Originally published in The Jewish Advocate.
WALTHAM — More than 20 professors from universities around the world recently gathered at Brandeis University to complete a two-week intensive study of Zionism and Israel, followed by a weeklong seminar in Israel.
Now in its second year, the Summer Institute for Israel Studies is intended to assist professors in the design of new courses for their curricula on Israel.
The institute was established by Brandeis in cooperation with the American Jewish Committee’s Dorothy and Julius Koppelman Institute on American Jewish-Israeli Relations to increase the quality and scope of Israel studies courses being offered on the campuses of universities throughout North America.
Publicity for the program notes that 10 Israel studies chairs at universities around the world are sitting unfilled due to a lack of qualified candidates. However, AJC reports that last year, nine new courses on Israel were offered by professors who had completed the program. “The Summer Institute for Israel Studies is a tangible success,” said Steven Bayme, director of AJC’s Koppelman Institute.
Participants reflected a range of disciplines and a diversity of political views and religious backgrounds, according to Bayme. Local universities represented include Brown University in Providence, R.I., Hebrew College in Newton and the University of Massachusetts in Amherst.
Presenters at the institute were drawn from universities in the United States and Israel, with topics ranging from cultural studies to political science. Several of the instructors gave the institute high marks: Professor Eugene Sheppard, assistant professor in Brandeis’ Near Eastern & Judaic Studies Department, said she was proud to offer a class at the program for her second year in a row because of its “clear and primary purpose, benefiting my colleagues and the students who study under them.”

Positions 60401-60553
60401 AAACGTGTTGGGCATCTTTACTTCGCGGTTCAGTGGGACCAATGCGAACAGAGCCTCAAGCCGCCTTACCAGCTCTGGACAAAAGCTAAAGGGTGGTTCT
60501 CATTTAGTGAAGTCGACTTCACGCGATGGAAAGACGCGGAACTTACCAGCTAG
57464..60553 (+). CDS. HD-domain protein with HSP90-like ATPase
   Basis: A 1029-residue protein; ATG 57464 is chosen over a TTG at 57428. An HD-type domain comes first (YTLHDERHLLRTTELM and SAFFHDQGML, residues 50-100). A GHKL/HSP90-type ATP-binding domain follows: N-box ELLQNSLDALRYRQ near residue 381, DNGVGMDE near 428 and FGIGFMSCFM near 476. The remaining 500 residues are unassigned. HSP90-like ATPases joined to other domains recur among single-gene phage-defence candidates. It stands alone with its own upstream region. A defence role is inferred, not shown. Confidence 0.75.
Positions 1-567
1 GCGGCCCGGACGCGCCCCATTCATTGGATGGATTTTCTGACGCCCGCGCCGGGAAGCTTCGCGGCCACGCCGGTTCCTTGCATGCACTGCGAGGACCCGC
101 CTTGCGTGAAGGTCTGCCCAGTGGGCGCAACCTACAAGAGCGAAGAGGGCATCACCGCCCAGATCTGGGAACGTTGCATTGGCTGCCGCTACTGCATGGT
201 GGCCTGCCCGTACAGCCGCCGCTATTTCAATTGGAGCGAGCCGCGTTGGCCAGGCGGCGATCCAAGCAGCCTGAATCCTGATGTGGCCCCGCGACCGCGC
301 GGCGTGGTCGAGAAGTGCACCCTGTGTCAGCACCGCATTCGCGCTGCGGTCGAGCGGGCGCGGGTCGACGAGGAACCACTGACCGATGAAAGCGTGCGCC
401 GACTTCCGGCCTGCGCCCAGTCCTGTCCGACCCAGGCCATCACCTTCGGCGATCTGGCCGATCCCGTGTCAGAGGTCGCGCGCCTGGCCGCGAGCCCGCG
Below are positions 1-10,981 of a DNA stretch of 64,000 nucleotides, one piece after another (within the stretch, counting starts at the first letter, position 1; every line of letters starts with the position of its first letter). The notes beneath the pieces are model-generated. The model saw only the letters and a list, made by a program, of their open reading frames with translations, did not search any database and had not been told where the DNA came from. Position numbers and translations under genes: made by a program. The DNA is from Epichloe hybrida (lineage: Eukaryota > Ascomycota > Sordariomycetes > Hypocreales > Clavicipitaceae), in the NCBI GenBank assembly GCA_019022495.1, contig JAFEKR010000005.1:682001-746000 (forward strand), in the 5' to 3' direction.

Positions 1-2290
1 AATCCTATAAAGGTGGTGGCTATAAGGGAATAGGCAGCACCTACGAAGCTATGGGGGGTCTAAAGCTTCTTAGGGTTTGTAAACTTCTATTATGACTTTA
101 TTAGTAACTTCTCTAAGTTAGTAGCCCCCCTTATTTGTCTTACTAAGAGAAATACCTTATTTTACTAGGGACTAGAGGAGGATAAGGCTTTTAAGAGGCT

Sheppard, who gave a lecture on the intellectual history of Zionist thought, said she considers the institute invaluable to “bolster the quality of Israel studies education at the university level.”
Professor Joshua Jacobson of Northeastern University in Boston gave a talk on how the music of Israel reflects the changing political situation and ideologies of leadership. The conference organizers were enthusiastic about “using the arts to learn about the people and the Zionist ideology,” he told the Advocate last week.
The final week of the program, which concluded July 7, took place in Israel. According to the institute’s director, S. Ilan Troen, the trip was an integral element of the program. “We need the study of Israel to be more than an abstraction, more than an intellectual exercise. The way to do that is to experience the society,” he told the Jewish Telegraphic Agency.
While in Israel, participants met with local scholars, artists and community leaders; Professor Olga Gershenson, who teaches Israel cultural studies at UMass Amherst, said: “We were privileged to get a sense of what and how people really think now.”
At the end of the Institute, each participant presented a syllabus suited for his or her respective university campus. David Starr, assistant professor of Jewish history at Hebrew College, presented a revised version of a class he had taught previously on Zionism and Israel in historical perspective. “The institute has given me a lot more confidence to engage new aspects of Israeli society and culture – for example, treating new kinds of materials like literature, the plastic arts, music, that sort of thing,” he said. “My original education in Israel was very much through the intellectual history of Zionism, and this is going to broaden my approach.”
Professor Jay Berkovitz, director of the Center for Jewish Studies at UMass Amherst, also spoke of gaining new confidence in teaching about Israel. Crediting the seminar with helping him develop a new concept on teaching about Israel, he said: “I expect to develop a course that will not focus so heavily on the Arab-Israel conflict. Rather, I intend to present Israel as a vibrant society and culture in the throes of a difficult struggle to define its goals and shape its future.”